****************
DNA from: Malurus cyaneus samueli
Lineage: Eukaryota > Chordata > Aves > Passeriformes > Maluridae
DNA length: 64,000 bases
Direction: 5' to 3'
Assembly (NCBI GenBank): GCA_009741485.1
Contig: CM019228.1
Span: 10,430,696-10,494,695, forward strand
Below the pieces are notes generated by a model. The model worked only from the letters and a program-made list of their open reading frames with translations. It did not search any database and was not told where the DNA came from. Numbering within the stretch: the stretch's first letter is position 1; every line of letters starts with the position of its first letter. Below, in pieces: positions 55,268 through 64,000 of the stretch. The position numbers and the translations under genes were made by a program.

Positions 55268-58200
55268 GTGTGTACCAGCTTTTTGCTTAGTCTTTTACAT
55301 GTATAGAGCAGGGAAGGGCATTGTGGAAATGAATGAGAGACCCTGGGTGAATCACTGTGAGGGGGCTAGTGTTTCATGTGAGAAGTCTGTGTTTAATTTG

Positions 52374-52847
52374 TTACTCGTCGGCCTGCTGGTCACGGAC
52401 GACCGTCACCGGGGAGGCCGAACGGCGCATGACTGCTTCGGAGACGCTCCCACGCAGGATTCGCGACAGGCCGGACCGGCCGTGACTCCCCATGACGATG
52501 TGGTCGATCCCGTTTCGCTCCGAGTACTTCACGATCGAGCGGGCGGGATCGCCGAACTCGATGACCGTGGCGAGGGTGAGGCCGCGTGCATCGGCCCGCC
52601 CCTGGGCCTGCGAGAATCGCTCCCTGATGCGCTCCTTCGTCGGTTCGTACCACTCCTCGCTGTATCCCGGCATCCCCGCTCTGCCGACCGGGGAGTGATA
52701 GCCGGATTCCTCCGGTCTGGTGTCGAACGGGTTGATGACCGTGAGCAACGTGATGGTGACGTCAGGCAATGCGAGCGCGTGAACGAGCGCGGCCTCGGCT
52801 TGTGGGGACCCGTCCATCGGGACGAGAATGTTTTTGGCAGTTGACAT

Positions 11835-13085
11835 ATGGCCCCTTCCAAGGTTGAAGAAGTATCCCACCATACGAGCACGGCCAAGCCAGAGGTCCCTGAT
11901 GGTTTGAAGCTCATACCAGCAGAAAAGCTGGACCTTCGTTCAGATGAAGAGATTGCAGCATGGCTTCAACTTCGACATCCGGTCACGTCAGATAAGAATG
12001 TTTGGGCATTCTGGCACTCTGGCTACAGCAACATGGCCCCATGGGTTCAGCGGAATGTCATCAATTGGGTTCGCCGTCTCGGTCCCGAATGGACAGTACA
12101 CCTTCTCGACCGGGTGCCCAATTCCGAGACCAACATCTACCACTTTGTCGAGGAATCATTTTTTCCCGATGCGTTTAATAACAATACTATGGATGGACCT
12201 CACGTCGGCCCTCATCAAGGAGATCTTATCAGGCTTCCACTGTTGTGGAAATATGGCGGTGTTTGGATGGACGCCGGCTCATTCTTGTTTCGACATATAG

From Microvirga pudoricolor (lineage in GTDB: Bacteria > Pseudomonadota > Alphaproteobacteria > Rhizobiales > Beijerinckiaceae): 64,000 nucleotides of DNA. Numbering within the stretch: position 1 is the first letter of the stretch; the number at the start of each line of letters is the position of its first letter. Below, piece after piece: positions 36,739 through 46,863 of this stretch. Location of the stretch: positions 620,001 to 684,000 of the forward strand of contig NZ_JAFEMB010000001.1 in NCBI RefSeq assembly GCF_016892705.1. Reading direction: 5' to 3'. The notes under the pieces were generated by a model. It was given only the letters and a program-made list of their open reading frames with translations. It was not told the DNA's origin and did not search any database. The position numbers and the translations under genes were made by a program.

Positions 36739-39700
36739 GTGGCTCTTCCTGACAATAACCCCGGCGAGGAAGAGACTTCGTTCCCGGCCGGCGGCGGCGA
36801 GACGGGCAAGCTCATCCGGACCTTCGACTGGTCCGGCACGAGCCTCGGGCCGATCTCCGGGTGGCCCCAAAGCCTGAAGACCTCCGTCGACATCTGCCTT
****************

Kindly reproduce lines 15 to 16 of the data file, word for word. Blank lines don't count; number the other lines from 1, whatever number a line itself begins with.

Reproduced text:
52501 TGGTCGATCCCGTTTCGCTCCGAGTACTTCACGATCGAGCGGGCGGGATCGCCGAACTCGATGACCGTGGCGAGGGTGAGGCCGCGTGCATCGGCCCGCC
52601 CCTGGGCCTGCGAGAATCGCTCCCTGATGCGCTCCTTCGTCGGTTCGTACCACTCCTCGCTGTATCCCGGCATCCCCGCTCTGCCGACCGGGGAGTGATA